In 2011 the senior rugby teams of Olney RFC are undertaking a tour to Argentina. I am a fan of watching rugby and we have been given the opportunity to support them.
During the tour the club members will be undertaking a number of rugby workshops at local schools and orphanages as well as playing competitive rugby. K International has donated a sum which will go towards the equipment for the township schools.
Oliver Brackenbury the 1st Team Vice captain of Olney Rugby Club had the following to say:
“We have carried out two similar tour in recent years to both South Africa and the Philippines, where we have provided not only training at the schools and orphanages but also left them with a mountain of rugby kit to allow them to continue to enjoy the game long after we had left. As a qualified and accredited RFU coach the chance to train with these children, who often come from backgrounds of extreme poverty and hardship, is one of the most rewarding experiences of my life. I can assure you that this is always very rewarding for both the players and the children, and this allows us to forge a closer relationship with the companies in and around our area”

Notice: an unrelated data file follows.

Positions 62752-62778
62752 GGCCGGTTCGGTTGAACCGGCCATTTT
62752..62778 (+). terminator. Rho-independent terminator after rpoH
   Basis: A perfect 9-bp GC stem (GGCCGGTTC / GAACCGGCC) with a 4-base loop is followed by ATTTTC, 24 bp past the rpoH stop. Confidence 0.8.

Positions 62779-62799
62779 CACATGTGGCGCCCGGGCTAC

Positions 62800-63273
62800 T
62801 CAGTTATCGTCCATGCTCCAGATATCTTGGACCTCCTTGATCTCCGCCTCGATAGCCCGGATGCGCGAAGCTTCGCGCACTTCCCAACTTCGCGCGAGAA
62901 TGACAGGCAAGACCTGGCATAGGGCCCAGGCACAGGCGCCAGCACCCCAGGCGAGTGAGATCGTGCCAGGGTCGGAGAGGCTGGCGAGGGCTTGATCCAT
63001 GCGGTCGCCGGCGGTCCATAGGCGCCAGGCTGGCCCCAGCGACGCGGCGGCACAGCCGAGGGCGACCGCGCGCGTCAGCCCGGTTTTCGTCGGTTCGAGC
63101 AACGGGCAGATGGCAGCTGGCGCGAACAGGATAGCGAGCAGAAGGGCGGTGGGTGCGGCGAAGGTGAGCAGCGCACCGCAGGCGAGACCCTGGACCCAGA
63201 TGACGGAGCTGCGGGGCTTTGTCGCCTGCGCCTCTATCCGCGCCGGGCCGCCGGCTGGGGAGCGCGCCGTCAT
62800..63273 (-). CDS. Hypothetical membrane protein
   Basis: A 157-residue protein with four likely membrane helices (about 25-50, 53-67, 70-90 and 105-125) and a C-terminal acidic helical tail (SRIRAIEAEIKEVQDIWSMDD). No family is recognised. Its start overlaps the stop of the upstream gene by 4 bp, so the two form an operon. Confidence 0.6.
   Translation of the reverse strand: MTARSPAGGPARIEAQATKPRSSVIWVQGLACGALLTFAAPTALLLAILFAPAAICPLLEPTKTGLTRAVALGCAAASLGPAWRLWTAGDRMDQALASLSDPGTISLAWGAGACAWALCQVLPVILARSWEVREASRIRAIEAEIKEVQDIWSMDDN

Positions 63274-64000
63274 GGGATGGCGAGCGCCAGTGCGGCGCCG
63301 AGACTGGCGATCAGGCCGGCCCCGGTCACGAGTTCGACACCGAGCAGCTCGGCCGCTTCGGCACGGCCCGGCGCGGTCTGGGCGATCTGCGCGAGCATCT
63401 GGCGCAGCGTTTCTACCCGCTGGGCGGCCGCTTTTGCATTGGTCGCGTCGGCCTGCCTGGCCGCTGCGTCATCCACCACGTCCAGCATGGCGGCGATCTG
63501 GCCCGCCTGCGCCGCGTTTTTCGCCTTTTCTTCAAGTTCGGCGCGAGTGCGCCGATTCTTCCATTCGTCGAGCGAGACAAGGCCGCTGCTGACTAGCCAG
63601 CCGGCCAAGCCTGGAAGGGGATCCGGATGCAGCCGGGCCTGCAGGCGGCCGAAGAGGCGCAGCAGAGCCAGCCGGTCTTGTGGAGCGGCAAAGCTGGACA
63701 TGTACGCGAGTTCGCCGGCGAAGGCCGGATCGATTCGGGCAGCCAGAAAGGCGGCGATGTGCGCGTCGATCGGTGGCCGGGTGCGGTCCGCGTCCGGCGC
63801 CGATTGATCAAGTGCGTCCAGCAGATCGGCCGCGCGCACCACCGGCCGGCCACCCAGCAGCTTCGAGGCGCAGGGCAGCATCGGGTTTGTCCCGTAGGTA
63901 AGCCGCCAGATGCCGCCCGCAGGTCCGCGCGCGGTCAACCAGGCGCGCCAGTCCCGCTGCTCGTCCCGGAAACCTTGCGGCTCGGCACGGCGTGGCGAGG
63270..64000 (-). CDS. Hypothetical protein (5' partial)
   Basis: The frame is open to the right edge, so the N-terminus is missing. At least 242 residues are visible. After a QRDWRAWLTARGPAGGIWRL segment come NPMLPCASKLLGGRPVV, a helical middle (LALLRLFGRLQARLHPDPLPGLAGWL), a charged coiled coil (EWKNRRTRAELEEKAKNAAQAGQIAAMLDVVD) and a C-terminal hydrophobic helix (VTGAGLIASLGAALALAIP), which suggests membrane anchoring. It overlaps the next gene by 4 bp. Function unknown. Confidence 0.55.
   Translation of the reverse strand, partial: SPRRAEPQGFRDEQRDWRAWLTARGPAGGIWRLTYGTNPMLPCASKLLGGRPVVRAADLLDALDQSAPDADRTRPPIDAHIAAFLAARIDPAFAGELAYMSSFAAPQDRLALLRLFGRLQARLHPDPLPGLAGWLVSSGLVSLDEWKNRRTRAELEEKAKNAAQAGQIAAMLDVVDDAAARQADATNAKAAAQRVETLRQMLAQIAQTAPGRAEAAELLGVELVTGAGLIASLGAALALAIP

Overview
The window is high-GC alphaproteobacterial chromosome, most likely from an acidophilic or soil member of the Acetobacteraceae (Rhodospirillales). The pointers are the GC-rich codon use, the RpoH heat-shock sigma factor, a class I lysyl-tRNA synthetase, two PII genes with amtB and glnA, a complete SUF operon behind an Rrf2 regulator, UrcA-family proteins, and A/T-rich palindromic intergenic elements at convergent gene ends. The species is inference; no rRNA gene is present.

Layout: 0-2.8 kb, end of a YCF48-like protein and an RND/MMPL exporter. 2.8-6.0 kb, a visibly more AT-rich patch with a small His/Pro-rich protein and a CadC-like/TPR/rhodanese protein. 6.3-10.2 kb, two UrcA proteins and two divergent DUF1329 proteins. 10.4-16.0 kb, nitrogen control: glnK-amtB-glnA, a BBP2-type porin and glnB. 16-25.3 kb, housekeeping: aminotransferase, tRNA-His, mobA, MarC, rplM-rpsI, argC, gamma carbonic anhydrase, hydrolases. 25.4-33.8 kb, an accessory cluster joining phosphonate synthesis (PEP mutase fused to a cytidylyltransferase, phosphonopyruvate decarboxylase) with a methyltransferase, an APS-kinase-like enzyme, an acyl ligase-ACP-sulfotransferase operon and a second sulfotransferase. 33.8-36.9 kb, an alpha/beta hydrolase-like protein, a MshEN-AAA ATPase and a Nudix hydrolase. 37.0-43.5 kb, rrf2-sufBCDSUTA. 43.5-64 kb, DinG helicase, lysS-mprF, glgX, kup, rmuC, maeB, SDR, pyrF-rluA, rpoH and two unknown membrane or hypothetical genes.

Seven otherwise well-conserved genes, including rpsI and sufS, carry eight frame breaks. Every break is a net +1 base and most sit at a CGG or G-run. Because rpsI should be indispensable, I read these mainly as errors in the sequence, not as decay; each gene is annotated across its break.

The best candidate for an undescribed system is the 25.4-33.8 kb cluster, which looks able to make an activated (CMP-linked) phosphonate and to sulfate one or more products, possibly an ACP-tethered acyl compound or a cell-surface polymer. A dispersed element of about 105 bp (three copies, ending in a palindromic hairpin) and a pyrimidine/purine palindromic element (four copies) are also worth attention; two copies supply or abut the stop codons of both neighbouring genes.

This experience has helped us to learn some really interesting facts regarding the many languages that are spoken within the country of Argentina which I would like to share with you readers:
The spoken languages of Argentina number at least to 40 although Spanish is dominant. Others include native and other immigrant languages; two languages are extinct and others are endangered, spoken by elderly people whose descendants do not speak the languages.
Argentina is predominantly a Spanish speaking country with 39.8 million speakers, the fifth largest after Mexico, United States, Spain, and Colombia. Based on the 2001 census and 2006 population figures, there may be as many as 40 million Spanish language speakers.
Argentines are amongst the few Spanish-speaking countries (like El Salvador and Honduras) that almost universally use what is known as voseo the use of the pronoun vos instead of tú (the familiar “you”). The most prevalent dialect is Rioplatense, whose speakers are located primarily in the basin of the Río de la Plata.
Keep posted for our next blog regarding their progress in Argentina…